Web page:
An international arbitration tribunal awarded $1.2 billion in damages plus interest and costs to British oil explorer Cairn Energy Plc in a tax dispute with the Indian government, dealing a blow to New Delhi’s efforts to tackle aggressive tax avoidance by foreign companies.

Cairn approached the tribunal after India’s 2015 tax demand of $2.74 billion over the group’s reorganization in 2006, resulting in the creation of Cairn India Ltd. The tribunal has a member each from Cairn and the Indian government as well as a neutral arbitrator.

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The ruling marks India’s second major setback in three months at international tribunals over invoking a controversial 2012 law that allows the government to claim taxes with retrospective effect. In September, an arbitration court favoured Vodafone Group Plc.

The amendments to the tax law in 2012 gave Indian officials power to demand taxes for deals struck before the law was approved in Parliament if the underlying assets in a transaction between two foreign entities were in India. “The loss in the Cairn case is the second major setback for the Indian government in a span of three months. Perhaps the outcome shall lead to alterations in the decision to appeal against the Vodafone ruling, for which India was awaiting the award in this case,” said Sonam Chandwani, managing partner at KS Legal & Associates.

Cairn told the London Stock Exchange on Wednesday that the tribunal upheld its claim under the UK-India bilateral investment treaty. The news lifted its shares as much as 45% on the exchange. India’s finance ministry, however, said it is considering all options, including an appeal.

“The government will be studying the award and all its aspects carefully in consultation with its counsels. After such consultations, the government will consider all options and take a decision on further course of action, including legal remedies before appropriate fora,” the ministry said in a note.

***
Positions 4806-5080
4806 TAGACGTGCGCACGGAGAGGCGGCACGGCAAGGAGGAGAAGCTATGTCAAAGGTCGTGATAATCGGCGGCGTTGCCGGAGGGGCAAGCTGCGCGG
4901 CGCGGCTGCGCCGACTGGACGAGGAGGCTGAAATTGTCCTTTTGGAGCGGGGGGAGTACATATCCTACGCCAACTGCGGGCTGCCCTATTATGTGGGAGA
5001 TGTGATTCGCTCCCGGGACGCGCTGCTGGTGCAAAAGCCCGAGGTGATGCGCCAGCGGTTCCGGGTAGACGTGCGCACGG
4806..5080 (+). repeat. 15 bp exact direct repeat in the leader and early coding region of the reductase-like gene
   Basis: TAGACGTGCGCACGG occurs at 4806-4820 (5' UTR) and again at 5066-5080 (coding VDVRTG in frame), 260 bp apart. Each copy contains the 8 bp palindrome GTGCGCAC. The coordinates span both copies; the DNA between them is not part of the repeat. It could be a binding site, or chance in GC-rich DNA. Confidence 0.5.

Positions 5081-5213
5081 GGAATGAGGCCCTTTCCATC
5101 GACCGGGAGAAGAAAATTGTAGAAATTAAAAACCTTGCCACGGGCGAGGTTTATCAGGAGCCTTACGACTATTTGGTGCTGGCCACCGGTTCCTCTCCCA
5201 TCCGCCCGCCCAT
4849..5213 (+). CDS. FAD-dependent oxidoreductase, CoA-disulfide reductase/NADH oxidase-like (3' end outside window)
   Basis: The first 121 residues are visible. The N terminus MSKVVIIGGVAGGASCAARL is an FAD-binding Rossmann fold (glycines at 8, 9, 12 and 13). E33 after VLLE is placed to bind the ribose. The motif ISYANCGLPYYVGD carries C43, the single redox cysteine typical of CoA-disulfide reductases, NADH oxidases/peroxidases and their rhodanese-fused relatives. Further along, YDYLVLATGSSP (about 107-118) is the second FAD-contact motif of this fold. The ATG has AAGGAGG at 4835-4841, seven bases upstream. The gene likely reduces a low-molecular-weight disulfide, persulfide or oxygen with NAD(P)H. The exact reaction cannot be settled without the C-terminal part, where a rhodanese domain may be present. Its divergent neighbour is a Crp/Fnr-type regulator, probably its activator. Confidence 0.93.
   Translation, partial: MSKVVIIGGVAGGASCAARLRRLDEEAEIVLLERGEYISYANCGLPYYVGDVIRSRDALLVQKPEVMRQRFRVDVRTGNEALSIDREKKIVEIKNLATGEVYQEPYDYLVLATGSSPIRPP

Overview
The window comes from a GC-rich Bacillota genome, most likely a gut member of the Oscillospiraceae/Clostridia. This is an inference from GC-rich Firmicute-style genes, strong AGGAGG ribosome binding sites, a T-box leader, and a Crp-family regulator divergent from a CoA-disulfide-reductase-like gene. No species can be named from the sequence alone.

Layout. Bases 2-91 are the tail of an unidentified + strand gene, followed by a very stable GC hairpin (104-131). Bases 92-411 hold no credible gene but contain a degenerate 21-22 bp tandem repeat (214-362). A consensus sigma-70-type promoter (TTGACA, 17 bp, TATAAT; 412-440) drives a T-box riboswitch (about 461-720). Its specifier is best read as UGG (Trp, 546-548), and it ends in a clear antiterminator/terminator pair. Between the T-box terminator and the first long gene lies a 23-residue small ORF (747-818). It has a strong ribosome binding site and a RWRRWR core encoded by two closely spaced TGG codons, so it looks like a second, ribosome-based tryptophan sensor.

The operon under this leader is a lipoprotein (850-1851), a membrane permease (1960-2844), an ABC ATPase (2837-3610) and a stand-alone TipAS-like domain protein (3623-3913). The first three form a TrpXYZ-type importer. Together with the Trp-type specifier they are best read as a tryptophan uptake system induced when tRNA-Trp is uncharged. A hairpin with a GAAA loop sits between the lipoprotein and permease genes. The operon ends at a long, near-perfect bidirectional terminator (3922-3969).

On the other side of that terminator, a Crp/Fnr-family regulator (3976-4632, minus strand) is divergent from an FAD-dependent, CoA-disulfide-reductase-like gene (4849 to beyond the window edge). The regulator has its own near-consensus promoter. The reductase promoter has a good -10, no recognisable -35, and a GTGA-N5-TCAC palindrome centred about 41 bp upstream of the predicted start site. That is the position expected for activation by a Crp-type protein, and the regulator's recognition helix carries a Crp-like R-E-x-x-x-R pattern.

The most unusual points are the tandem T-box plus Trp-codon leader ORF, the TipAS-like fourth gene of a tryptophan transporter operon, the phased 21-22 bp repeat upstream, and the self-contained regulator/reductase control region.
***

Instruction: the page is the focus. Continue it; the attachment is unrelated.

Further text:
In Cairn’s case, the government had seized dividends, tax refunds and shares to partly recover dues after the oil explorer sold a controlling stake in its Indian unit to Anil Agarwal’s Vedanta Group in 2011. The tribunal directed India to repay the money with interest. Vedanta Group did not offer any comments in response to emailed queries.

The tax row with Vodafone relates to the firm’s $11 billion offshore transaction in 2007 to buy Hutchison Essar Ltd and entails a $2 billion tax claim. In January 2012, the apex court ruled that Vodafone’s purchase was not taxable in India but the Centre later clarified in the Income Tax Act that such deals were taxable here. The Cairn arbitration was around the protection granted to foreign investments in India. In view of the fact that investors were invoking bilateral investment treaties to seek remedy for impairment of their assets arising from tax demands, India brought in a new model treaty in 2015 for re-negotiation and terminated all the 73 treaties that existed. However, experts said the panel held the Cairn order is in relation to “an investment-related tax row”. India made several policy attempts to resolve disputes arising from the 2012 amendment to the IT Act, but these did not succeed as the amendment stayed in the statute book.

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